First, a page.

Could a Pit Bull ban be on Sonoma's horizon?
Sanders told atendees that she was determined the prevent a similar attack within Sonoma city-limits, and directed staff to research regulations for viscious animals.
"I would be remiss if I didn't try to use my position as a city councilwoman to make that change happen here," she said.
In an interview with the Santa Rosa Press Democrat, Sanders said she supports banning pit bulls within city limits.
“I think pit bulls are a great start,” she told the paper.
Legeslation has made the rounds this summer following a series of high-profile attacks.
It was a different scene in 2005, when Denver reinstated its pit bull ban. One of the strongest anti-pit bull bills, the Denver law barrs any dog of the pit bull family (American Pit Bull Terriers, American Staffordshire Terriers and Staffordshire Bull Terriers), and any dog that looks a pit bull.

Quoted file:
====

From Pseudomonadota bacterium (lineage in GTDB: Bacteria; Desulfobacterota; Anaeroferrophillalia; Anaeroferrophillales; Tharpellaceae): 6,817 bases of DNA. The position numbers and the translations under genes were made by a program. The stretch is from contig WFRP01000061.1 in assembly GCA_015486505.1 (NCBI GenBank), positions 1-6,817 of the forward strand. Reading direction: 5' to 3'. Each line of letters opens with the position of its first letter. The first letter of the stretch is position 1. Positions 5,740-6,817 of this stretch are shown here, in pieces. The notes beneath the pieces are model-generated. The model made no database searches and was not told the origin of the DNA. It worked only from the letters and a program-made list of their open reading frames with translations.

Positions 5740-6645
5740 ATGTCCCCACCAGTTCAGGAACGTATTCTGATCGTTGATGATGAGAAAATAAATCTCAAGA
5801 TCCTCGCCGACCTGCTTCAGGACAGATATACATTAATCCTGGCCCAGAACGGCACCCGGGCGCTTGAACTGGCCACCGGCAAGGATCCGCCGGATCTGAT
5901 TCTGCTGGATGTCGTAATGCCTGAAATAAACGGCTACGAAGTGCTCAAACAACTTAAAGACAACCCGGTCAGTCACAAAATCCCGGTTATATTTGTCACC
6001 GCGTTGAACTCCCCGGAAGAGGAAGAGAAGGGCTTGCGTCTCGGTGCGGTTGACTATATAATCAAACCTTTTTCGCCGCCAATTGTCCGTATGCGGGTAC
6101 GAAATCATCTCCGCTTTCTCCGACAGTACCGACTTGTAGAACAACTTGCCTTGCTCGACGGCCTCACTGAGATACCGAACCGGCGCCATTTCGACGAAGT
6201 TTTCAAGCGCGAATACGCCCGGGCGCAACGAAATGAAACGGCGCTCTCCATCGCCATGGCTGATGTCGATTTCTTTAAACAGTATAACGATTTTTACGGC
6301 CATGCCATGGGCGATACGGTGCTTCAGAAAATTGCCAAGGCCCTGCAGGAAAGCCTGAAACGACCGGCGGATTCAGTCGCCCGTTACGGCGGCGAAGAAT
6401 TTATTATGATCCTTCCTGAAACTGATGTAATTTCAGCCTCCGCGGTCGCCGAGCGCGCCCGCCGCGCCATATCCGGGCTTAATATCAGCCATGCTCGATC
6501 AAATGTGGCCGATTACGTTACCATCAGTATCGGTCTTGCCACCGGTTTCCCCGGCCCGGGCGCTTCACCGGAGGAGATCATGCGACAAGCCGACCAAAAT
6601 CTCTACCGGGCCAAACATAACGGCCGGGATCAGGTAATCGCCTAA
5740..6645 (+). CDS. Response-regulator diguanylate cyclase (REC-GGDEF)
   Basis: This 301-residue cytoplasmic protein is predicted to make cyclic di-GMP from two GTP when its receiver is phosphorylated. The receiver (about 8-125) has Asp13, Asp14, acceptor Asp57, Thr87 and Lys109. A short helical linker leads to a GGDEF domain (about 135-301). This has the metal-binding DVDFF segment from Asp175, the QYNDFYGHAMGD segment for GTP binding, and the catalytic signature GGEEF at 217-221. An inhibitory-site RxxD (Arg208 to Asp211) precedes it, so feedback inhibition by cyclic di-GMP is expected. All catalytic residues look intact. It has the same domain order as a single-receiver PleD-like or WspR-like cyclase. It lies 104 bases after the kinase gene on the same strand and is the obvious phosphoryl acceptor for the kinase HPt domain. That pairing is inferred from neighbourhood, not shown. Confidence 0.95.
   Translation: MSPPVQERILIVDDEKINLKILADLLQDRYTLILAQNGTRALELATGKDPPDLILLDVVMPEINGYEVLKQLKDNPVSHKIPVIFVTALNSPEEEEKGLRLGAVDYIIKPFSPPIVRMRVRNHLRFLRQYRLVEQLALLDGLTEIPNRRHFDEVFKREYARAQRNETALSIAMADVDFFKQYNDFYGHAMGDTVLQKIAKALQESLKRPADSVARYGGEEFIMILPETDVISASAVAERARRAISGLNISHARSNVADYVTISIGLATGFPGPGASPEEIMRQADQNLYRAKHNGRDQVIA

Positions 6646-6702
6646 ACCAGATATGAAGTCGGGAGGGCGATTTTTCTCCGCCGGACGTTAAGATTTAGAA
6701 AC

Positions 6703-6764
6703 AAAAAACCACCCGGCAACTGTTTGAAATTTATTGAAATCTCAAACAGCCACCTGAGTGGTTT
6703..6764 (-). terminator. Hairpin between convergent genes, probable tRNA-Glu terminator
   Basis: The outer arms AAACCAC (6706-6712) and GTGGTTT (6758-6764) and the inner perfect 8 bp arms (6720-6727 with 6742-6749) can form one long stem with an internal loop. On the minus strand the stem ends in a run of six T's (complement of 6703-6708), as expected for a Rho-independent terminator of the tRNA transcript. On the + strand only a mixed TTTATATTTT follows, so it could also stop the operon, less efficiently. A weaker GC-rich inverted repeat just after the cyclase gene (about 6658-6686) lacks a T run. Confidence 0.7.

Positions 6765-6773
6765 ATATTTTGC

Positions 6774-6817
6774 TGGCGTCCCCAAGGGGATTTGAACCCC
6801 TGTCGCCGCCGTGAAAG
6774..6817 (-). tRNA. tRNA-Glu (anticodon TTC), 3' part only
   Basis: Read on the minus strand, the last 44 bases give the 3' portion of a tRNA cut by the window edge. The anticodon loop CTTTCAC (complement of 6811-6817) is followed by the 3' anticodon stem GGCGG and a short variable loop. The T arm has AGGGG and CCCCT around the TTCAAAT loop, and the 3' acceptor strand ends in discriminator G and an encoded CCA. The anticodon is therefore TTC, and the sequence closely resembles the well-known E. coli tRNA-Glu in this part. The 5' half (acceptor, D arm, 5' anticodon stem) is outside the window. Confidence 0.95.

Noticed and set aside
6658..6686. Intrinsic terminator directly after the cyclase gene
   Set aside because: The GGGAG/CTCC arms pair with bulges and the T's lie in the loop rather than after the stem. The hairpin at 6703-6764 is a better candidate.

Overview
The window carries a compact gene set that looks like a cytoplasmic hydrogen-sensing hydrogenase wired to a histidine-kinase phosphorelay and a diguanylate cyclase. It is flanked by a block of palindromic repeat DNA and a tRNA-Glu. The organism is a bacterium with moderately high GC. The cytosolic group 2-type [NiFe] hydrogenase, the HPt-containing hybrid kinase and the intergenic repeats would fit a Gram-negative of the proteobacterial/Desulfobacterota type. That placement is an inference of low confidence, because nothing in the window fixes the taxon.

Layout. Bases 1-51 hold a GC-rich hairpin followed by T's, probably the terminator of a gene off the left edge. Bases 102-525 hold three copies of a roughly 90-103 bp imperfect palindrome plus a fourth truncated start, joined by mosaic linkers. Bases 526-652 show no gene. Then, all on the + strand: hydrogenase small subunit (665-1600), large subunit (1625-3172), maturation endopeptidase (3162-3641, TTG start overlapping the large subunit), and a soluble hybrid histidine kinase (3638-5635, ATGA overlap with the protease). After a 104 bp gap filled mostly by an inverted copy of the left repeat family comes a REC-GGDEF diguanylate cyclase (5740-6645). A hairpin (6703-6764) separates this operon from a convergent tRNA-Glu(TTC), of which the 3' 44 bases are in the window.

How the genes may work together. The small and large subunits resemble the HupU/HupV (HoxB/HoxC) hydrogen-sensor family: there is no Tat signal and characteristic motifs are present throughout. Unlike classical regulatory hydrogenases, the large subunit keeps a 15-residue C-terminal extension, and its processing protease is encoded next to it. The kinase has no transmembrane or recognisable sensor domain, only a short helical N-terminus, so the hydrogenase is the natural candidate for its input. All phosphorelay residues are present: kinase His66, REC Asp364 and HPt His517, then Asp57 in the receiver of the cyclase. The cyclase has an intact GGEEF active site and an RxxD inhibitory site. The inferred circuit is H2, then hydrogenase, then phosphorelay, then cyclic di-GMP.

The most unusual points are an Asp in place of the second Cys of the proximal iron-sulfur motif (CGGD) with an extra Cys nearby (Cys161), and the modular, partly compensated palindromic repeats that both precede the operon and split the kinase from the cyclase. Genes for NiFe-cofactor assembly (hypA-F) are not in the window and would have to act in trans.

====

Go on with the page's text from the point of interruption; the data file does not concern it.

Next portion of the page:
Owners shipped their pits bulls out of town, or put them 'in hiding,' to avoid a round-up which euthanized hundreds of family pets.
After a series of pit-bull attacks in Northern California, a 2005 state law gave California communities the right to mandate breed-specific spaying and neutering, according to the Press Democrat.
Sonoma County also requires owners of "vicious" dogs to hold $500,000 of liability insurance for their pet.
Others think the breed is getting a bad rap from a few tragic incidents.
Check out this recent , which gives high marks to well trained, compassionate pit bulls.